be interesting for you to take a look at the role car dealers play in
governing what's said about them by local television. They are practically
Citing another censorious industry, one reporter noted that "we are
currently battling with the local restaurant association and the members who
advertise on our station whether we should air the city's weekly restaurant
inspection ratings." The reporter added, "In this instance, my bosses are
backing me." Grocery stores and "lawyers who advertise on television" were
also mentioned as sources of pressure.
Of course, the more important question is not whether advertisers
have directly pressured television stations, but whether the stations have
yielded to the pressure. Questioned whether advertisers "succeeded in
influencing a news report at your station," nearly as many said their
stations had capitulated (40 percent) as had withstood the pressure (43
Two questions addressed the issue of self-censorship. Asked whether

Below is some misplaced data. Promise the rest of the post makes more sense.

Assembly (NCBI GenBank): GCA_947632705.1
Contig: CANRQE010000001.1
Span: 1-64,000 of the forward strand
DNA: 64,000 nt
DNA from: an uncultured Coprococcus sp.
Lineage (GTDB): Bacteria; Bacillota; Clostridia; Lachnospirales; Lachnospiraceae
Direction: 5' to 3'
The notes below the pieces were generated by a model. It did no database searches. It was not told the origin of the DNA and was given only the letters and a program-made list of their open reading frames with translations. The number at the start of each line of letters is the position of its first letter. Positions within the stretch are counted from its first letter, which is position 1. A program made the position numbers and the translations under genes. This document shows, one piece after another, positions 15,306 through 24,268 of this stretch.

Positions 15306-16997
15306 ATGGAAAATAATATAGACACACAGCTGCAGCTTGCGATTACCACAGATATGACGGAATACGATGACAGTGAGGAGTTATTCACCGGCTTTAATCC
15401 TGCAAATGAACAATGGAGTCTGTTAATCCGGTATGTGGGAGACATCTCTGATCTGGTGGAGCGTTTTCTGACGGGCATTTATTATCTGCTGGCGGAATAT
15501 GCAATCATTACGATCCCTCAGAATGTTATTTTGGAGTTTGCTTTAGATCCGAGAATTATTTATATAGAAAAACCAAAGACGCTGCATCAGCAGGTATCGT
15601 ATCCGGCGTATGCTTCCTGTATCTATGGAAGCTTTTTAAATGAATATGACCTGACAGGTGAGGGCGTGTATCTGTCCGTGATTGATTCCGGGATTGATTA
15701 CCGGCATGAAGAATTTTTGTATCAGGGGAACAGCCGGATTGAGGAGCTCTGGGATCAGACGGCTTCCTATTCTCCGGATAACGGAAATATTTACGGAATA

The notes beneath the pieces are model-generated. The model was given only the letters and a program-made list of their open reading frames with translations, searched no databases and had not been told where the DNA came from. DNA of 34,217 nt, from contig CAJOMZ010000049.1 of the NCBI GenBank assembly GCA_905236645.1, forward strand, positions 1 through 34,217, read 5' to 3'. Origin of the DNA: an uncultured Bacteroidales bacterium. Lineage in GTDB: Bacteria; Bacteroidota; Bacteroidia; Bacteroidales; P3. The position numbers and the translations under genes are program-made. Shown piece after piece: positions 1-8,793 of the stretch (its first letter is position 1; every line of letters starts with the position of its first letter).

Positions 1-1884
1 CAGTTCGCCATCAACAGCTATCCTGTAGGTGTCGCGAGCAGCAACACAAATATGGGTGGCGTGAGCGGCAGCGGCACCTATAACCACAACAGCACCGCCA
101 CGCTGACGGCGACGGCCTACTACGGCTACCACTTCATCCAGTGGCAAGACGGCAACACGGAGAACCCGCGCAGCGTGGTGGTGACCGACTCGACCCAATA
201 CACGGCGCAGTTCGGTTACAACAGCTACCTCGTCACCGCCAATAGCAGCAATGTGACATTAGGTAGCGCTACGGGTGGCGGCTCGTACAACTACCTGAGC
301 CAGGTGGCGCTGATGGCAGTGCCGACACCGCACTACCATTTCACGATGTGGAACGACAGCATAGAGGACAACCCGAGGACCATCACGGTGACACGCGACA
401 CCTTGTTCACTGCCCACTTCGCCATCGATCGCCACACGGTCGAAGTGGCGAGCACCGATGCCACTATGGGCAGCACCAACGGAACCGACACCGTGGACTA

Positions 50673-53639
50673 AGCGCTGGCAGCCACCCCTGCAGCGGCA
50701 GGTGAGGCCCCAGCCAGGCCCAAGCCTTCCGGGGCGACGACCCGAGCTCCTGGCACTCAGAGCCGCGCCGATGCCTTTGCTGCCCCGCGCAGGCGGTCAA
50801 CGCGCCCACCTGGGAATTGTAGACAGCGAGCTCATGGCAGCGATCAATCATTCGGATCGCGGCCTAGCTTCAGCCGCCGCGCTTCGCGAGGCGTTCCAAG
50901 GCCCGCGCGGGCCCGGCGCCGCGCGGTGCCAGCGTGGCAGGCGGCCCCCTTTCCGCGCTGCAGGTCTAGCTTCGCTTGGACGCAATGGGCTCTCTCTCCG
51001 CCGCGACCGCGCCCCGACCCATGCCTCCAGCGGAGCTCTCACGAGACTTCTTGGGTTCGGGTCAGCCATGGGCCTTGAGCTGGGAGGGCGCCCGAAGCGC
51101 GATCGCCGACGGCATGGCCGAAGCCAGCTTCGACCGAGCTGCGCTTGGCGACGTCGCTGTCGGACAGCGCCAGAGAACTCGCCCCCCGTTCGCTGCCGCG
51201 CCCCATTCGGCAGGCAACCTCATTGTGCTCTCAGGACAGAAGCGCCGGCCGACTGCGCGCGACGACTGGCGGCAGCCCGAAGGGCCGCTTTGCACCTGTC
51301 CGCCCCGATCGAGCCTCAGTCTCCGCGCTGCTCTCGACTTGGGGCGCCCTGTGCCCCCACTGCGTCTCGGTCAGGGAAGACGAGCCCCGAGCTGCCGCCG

there had been "pressure from within your stations to not produce news
stories that advertisers might find objectionable," 59 percent of
respondents said there had been. One respondent wrote, "I have experienced
direct pressure from my general manager (with no defense from my news
director) to not only 'tread lightly' on advertisers, but also to be careful
about 'our corporate neighbors in the community.' Disgusting!"
A reporter in California, who claimed to have been sacked for
offending advertisers, sent a copy of a memo he received from his news
director, reading, "If you're involved in a story which you know might